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I recently checked into a hotel the night before I was giving a speech, just like I have done a few hundred times before. But that evening, I was asked something I have never heard before: “Sir, would you like to check in your smartphone here at the front desk, so you won’t be disturbed?”
Wow, that’s a new one.
I like to keep my phone with me. It’s my lifeline to my family. I am pretty good at muting it before bedtime, but I can understand people needing to unplug for a few hours.
The experience got me thinking. What if we were to turn off our personal technology for an entire day? No phone, no computer and no TV (just pray that football season is over). The kids would have to put down their iPads, and we would have to figure out how to be together without the beeps and buzzes.
Another thing that technology has taken away from us is the ability to completely focus on what another person is saying. When we hear that text tone, our minds go straight to “Who could that be?” When a phone rings, we all go for our hips like gunslingers in the Wild West. We have learned to multitask, which isn’t so bad unless we forget that who we are talking with is just as important as whoever is on the other end of the phone.
For most folks, a quick glance at their devices is all they need to refocus on what’s in front of them. Unfortunately, others are compelled to answer every ring and to text back every message they receive.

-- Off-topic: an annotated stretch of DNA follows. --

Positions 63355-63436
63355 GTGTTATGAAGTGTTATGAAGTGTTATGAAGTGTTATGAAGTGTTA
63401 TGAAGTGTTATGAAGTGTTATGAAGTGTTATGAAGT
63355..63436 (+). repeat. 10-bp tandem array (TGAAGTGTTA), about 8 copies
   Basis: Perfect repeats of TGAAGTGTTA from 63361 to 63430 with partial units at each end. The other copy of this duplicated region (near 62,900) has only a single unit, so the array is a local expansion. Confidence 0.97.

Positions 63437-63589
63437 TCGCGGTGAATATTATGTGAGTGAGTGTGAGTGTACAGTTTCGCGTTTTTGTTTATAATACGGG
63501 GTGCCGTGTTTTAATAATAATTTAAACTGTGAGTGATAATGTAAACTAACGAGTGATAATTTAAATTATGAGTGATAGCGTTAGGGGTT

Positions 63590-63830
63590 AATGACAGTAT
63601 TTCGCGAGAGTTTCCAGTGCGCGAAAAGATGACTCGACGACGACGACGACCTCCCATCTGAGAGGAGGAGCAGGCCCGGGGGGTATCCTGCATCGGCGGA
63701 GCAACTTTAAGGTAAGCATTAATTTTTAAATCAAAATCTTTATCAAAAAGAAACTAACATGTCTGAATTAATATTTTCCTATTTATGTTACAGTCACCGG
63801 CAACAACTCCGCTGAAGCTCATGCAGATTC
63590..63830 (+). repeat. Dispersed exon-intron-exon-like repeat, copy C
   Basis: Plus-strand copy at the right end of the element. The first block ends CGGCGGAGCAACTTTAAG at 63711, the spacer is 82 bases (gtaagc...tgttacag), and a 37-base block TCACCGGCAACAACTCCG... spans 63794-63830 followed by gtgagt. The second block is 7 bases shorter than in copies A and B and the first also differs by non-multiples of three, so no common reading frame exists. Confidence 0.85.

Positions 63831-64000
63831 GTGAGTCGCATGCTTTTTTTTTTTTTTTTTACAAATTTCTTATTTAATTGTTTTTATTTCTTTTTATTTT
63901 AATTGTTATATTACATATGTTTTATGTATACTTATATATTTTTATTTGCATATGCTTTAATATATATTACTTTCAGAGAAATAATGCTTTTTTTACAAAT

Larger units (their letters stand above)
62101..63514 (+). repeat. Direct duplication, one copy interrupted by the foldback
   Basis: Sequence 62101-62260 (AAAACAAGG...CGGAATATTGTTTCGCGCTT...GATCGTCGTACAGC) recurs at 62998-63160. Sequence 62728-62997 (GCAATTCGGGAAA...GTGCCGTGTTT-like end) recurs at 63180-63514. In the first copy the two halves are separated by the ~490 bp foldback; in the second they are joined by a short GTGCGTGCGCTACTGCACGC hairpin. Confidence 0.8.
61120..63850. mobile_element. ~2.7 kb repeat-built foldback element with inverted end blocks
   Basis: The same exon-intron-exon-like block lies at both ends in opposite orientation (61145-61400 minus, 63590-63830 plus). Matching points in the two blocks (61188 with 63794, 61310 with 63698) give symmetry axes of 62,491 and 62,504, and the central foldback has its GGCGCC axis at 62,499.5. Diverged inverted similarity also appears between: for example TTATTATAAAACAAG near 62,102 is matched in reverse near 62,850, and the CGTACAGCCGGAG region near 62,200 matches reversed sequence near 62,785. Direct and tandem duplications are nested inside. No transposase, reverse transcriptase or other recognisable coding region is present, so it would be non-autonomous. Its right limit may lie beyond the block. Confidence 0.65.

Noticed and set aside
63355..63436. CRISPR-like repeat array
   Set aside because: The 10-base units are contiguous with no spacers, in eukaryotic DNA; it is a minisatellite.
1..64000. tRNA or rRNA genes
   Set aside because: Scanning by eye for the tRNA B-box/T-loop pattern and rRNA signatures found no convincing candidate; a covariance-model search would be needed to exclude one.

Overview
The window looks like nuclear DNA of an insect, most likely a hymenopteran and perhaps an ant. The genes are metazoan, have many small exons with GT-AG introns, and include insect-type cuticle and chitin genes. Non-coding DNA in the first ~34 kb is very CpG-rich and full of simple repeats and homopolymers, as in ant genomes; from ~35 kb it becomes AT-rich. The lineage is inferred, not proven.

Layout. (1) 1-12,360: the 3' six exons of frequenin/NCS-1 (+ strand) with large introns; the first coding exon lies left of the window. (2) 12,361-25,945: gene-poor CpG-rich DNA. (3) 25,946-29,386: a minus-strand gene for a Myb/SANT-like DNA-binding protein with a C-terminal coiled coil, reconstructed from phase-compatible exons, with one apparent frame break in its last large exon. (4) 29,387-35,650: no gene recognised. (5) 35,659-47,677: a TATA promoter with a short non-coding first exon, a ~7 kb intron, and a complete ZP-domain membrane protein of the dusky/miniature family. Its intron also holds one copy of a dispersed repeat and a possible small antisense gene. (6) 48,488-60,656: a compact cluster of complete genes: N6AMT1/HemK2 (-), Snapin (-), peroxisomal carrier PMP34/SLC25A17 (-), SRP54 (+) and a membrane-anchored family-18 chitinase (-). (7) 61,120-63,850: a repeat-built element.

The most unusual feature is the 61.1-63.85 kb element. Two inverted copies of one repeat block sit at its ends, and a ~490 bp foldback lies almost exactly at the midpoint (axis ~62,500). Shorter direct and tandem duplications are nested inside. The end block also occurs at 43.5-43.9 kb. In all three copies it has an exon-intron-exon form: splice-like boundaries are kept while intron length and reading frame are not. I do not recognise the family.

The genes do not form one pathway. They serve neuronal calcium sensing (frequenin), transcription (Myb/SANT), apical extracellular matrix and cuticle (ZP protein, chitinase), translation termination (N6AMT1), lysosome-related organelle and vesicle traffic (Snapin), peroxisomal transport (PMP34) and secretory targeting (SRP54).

Some people have different ringtones for different people, which is a great way to avoid answering unnecessary calls. And most of us have learned not to bother answering when a toll-free number comes up.
But what about giving up technology for an entire day so you could devote your attention to the loved ones in your life, the ones who deserve it most. It used to be that when the power went out, we’d light a fire, some candles and hang out. Now, unless your phone needs recharging, you can get through a blackout without missing an episode of your favorite show.
I’m not in favor of rolling back the clock and giving up technology, but I am suggesting that once in a while we all unplug and relate to one another instead of going online to chat. If you have good people around you, you can give your time and energy to them. If you don’t, then it could be time to get out of the house or office and meet some friends.
We can get a lot of inspiration and entertainment from the people in our lives if we take the time to connect and converse. So next time your phone runs out of power, consider it might be a good thing.
Dr. Barton Goldsmith, is a psychotherapist in Westlake Village, Calif. He is the author of “The Happy Couple - How to Make Happiness a Habit One Little Loving Thing at a Time” and “100 Ways to Boost Your Self-Confidence — Believe in Yourself and Others Will Too.” Scripps Howard News Service
Scripps Howard News Service